(9th March): Jonah 3.1-10; Psalm 50; Luke 11.29-32
The book of Jonah, with its four short chapters, offers an excellent vehicle for meditation during Lent. In the first chapter, God’s call comes to Jonah’s ear, but Jonah finds its demands inconvenient, and so he goes as far as he can in the opposite direction. That doesn’t work out too well for Jonah, and in Chapter 2 he finds himself in the worst predicament imaginable. Now he turns towards God and prays with a newly-awakened piety, promising God that ‘the vow I have made I will fulfil.’ So Chapter 3 finds Jonah obeying the Lord’s call, going to do the work God had asked of him. He goes to Nineveh, one of the largest cities of the ancient world, and standing not far from its edge, he preached and called for repentance. All at once the whole city clothed itself in the sackcloth of fasting. Even the animals fasted.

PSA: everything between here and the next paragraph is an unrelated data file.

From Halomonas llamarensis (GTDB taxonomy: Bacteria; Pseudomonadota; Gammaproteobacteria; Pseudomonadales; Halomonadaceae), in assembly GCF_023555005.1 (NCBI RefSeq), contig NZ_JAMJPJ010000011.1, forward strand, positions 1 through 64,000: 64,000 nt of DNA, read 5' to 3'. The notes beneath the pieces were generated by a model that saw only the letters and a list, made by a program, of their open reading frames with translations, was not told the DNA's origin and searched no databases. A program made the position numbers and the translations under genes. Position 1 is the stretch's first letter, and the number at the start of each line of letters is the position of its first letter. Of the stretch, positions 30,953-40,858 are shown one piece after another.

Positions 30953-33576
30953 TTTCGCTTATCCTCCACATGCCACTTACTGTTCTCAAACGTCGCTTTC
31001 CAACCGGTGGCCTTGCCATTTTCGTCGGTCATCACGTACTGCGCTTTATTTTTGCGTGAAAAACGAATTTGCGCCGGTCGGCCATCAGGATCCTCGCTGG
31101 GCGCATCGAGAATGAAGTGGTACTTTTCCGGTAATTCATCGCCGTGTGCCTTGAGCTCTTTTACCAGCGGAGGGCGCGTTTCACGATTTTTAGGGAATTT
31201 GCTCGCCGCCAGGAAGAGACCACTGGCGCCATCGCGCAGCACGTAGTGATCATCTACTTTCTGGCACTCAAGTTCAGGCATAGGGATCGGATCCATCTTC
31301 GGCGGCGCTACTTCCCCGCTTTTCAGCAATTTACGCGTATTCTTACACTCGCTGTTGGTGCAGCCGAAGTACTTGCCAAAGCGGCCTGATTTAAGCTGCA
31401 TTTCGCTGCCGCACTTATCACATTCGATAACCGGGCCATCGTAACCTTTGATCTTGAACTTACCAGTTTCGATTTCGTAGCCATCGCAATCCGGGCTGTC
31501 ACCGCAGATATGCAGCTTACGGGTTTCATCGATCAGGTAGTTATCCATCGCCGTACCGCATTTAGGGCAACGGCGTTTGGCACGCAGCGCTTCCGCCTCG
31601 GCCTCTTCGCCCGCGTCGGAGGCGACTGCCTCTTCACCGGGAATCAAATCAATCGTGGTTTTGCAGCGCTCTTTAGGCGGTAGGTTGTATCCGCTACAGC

And Jonah foamed with anger. God’s call had interrupted his life, inconvenienced him. But far from being something that only Jonah could do, the work had turned out to be inordinately easy. So the 4th Chapter of Jonah opens with Jonah enraged at God. Like many of us in times of emotional and spiritual distress, Jonah became irrational and petulant. He sat down in the burning heat of the sun and urged God to kill him.
Instead, God made a plant grow up to shade him and restore him to spiritual health. The things God calls us to do aren’t work that God himself hasn’t been able to get around to. Vocation creates us, makes us who we are meant to be. As we offer ourselves to God, God transforms us and gives us his own peace.